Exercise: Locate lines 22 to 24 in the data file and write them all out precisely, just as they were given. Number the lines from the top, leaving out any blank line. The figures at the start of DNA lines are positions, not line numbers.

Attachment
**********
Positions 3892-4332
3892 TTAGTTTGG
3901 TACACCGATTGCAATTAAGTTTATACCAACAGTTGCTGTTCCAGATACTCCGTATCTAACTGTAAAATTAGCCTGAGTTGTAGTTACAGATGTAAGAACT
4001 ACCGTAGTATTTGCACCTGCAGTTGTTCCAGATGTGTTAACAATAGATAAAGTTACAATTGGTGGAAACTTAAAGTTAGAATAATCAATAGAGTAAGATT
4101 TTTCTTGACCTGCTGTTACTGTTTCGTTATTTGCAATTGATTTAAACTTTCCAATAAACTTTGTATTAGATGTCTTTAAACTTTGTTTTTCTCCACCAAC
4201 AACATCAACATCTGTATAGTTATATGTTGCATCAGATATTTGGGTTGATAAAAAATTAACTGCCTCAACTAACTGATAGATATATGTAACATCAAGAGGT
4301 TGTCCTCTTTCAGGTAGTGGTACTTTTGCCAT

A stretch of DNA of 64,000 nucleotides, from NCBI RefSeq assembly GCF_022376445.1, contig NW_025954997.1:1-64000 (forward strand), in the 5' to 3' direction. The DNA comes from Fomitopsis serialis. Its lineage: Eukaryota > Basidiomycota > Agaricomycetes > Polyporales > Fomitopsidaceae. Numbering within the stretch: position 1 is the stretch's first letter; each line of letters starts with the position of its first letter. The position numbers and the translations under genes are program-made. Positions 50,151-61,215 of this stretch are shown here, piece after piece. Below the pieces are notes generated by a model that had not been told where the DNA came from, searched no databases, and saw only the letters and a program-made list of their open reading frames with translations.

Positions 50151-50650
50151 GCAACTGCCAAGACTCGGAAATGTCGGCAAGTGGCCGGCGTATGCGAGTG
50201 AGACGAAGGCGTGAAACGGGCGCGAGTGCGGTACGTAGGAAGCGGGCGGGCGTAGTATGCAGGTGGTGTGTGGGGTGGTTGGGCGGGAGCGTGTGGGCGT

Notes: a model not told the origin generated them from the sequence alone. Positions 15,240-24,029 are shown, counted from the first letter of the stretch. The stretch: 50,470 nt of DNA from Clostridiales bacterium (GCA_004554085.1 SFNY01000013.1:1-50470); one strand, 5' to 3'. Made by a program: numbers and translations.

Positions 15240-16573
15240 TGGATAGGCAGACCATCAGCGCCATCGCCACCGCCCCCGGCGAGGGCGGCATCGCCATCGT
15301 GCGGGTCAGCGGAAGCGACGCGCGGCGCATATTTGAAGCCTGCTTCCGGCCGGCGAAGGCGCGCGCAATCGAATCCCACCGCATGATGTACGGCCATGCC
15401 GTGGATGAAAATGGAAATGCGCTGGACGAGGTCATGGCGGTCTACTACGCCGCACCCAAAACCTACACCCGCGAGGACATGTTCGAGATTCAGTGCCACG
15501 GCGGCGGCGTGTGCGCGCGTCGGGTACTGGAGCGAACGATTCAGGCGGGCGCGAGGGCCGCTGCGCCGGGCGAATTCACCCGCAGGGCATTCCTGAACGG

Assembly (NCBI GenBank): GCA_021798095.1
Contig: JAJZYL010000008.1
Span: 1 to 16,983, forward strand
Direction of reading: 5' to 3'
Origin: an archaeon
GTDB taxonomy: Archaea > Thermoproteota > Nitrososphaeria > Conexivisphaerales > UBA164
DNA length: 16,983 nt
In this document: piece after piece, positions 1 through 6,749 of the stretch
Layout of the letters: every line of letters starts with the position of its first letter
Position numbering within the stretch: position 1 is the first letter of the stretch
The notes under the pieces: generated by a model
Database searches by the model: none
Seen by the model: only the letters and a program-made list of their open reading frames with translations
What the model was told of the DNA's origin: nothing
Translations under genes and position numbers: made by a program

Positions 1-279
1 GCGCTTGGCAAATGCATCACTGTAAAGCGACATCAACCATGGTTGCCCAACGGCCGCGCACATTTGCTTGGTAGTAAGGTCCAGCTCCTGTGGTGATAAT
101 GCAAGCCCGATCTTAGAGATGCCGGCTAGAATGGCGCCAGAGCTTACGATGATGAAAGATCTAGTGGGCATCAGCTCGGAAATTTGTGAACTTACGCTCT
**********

Origin: an archaeon
GTDB taxonomy: Archaea > Thermoproteota > Nitrososphaeria > Conexivisphaerales > UBA164
DNA length: 16,983 nt